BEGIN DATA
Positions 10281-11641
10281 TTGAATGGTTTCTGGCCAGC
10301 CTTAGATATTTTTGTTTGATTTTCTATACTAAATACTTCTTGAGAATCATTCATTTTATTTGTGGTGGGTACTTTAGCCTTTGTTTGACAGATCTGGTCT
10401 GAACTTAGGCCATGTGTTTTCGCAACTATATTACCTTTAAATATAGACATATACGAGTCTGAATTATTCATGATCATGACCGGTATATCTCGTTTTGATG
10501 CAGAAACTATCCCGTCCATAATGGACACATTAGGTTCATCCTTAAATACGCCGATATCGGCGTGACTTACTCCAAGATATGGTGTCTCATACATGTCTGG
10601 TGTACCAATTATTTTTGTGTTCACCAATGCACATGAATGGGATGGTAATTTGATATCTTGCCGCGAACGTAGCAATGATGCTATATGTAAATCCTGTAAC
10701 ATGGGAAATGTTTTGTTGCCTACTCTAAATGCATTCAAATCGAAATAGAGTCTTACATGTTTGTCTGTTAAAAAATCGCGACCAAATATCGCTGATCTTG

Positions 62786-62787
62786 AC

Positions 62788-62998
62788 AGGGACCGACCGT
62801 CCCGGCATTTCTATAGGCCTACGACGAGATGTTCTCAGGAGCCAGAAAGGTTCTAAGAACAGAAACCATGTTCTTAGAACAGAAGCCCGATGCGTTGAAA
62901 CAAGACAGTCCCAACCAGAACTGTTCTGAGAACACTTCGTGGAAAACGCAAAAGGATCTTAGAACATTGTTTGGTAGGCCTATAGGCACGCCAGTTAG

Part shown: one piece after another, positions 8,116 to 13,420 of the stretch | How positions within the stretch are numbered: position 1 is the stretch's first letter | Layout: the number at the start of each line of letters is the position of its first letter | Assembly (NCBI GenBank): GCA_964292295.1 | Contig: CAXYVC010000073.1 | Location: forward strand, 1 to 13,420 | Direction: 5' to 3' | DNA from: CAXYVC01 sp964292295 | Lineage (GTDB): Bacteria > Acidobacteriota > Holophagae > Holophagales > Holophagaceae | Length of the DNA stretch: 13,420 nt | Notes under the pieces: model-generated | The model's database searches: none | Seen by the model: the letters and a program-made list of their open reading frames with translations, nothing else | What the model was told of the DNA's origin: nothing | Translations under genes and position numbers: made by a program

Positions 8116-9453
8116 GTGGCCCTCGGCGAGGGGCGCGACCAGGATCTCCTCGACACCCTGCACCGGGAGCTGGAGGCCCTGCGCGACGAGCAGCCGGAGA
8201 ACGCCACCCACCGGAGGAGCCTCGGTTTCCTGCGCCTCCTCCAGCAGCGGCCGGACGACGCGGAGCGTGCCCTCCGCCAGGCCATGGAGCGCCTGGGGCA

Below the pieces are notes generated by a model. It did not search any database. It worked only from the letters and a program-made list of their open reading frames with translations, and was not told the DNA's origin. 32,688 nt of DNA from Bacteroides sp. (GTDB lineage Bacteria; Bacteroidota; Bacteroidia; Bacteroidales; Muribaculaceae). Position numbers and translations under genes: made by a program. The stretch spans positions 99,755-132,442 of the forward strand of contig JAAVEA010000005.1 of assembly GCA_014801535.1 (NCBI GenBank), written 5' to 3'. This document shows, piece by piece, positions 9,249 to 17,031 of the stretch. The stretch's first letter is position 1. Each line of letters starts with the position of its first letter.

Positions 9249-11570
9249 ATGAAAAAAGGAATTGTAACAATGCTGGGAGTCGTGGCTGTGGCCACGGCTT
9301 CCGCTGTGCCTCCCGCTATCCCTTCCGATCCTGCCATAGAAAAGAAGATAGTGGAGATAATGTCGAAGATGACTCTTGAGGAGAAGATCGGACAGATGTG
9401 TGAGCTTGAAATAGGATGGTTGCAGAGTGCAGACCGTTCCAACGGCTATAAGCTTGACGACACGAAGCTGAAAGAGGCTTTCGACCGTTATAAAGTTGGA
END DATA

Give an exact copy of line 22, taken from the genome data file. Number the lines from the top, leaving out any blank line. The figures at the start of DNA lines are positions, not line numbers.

9401 TGAGCTTGAAATAGGATGGTTGCAGAGTGCAGACCGTTCCAACGGCTATAAGCTTGACGACACGAAGCTGAAAGAGGCTTTCGACCGTTATAAAGTTGGA